Scott Foil 40 review£2,199.00

Aero frame for all-round use

BikeRadar score4/5

Scott’s entry level Foil looks identical to its more expensive siblings, with internal cabling and carbon dropouts, but the frame has HMF carbon rather than the lighter, stiffer and more costly HMX used on the Foil 10 upwards. 

    The tube shaping is the same as on the bikes that Orica GreenEdge pro Matt Goss propels to sprint finishes and teammate Cameron Meyer uses to conquer the high mountains; intending it to be aero efficient, Scott haven’t made the Foil so extreme as to only suit big, strong rouleurs – it’s an all-rounder whose drag-cheating truncated foil design is a bonus.

    Our 56cm machine is relatively heavy, the little extra mass of the frame, groupset, wheels and finishing kit not being collectively kind on the scales. The Shimano R500 wheels aren’t the most sprightly and don’t do the Foil justice, though its efficiency and superior feel mean it gains and holds onto speed better than some with the same wheelset. The Continental tyres feel fairly light, too, and give fantastic cornering grip.

    Some find the Foil a hard ride, but while it is definitely firm it’s no worse than plenty of race bikes out there. It’s very composed over sustained rough sections, not skipping and rattling across them, and always maintains perfect steering control. 

    The triangular aero Ritchey Pro carbon seatpost is more forgiving than it looks, and the Syncros RP2.5 saddle is a good shape and very comfortable. Scott’s in-house brand Syncros also provide the aluminium bar and stem, which are well shaped, well finished and quite rigid enough.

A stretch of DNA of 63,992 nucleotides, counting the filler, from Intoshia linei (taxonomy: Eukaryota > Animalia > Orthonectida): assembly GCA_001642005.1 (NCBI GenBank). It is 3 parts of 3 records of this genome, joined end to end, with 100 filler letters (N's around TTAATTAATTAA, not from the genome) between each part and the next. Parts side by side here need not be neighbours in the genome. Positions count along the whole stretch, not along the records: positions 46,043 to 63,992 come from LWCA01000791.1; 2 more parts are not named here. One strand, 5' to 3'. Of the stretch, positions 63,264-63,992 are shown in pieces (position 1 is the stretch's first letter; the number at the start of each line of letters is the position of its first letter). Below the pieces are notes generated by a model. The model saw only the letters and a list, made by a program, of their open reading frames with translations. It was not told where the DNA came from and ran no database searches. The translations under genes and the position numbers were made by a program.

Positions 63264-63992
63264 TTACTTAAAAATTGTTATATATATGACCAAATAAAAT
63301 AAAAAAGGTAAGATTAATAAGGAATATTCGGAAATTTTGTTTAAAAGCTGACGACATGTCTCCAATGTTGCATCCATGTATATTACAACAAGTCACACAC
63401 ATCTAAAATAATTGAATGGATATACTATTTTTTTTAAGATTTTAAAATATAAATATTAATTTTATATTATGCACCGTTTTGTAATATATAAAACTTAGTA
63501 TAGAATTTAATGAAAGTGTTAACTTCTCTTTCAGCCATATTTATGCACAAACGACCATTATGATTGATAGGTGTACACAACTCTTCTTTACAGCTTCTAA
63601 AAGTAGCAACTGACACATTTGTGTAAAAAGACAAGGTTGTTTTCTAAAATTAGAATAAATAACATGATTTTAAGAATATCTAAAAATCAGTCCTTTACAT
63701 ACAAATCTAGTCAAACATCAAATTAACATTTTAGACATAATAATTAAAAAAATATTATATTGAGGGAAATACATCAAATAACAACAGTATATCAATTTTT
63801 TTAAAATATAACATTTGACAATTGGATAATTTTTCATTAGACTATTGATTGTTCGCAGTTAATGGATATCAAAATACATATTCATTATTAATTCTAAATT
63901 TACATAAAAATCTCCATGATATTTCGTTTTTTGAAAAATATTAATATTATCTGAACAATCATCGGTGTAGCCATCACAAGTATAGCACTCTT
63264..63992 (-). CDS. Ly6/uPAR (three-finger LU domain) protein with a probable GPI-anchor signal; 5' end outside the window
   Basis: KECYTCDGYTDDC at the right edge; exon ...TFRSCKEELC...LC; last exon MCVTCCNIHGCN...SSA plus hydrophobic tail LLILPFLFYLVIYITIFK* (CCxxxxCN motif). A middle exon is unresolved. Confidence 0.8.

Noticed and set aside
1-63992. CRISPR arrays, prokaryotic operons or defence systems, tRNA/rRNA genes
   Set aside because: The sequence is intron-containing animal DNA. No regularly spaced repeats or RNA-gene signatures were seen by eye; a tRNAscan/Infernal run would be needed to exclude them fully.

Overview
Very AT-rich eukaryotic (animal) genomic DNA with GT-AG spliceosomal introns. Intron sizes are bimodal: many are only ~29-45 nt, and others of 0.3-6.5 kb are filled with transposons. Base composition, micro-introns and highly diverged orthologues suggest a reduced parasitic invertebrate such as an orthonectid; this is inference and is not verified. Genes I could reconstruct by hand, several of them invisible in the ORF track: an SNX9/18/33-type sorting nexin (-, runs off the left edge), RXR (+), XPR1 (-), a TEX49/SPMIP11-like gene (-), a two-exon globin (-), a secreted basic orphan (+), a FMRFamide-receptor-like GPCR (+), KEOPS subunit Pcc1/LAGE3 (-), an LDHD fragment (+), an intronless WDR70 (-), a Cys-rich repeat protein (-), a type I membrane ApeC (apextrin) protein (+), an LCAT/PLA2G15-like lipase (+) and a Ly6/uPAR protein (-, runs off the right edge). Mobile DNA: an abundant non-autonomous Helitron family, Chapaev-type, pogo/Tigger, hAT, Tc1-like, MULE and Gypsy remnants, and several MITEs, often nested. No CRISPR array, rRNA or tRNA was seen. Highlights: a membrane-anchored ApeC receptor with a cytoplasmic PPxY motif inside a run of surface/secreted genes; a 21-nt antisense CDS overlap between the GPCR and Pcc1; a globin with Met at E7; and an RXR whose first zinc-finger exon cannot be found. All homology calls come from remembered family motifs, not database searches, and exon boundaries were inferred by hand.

Shimano 105 is fitted throughout and is functionally excellent. The compact chainset makes sense at this level – the 34x28 lowest gear should cope with anything – although it’s frustrating to see a BB30 shell adapted for a less stiff 24mm axle, increasing weight over a BB30 unit. 

    Scott foil 40:
    Scott foil 40:

    Scott Foil 40

    On the flat or downhill the Scott is quick, with great balance and poise making it fun through the twisty stuff, and the frame’s stiffness gives outstanding drive out of tight corners. It’s a keen climber too, but those wheels soon sap your strength and speed, confirmed by fitting a lighter wheelset. This unlocked the Scott’s true abilities, increasing performance by a considerable margin. 

    We enjoyed riding the Foil 40. It has very accessible performance, offering something for everyone on all types of terrain, from plains to bergs or mountains, with unflappable handling and a decent spec, but, as is so often the case, it needs some better hoops.

    This article was originally published in Cycling Plus magazine, available on Apple Newsstand and Zinio.

    Robin Wilmott

    Tech Writer, Tech Hub, UK,
    Robin began road cycling in 1988, and with mountain bikes in their infancy, mixed experimental off-road adventures with club time trials and road races. Cyclocross soon became a winter staple, and has remained his favourite form of competition. Robin has always loved the technical aspect of building and maintaining bikes, and several years working in a good bike shop only amplified that. Ten years as a Forensic Photographer followed, honing his eye for detail in pictures and words. He has shot at the biggest pro events since the '90s, and now he's here, drawing on all those experiences to figure out what makes a bike or component tick.
    • Age: 45
    • Height: 178cm / 5'10"
    • Weight: 75kg / 165lb
    • Discipline: Road, cyclocross, time trials
    • Beer of Choice: Sierra Nevada Pale Ale

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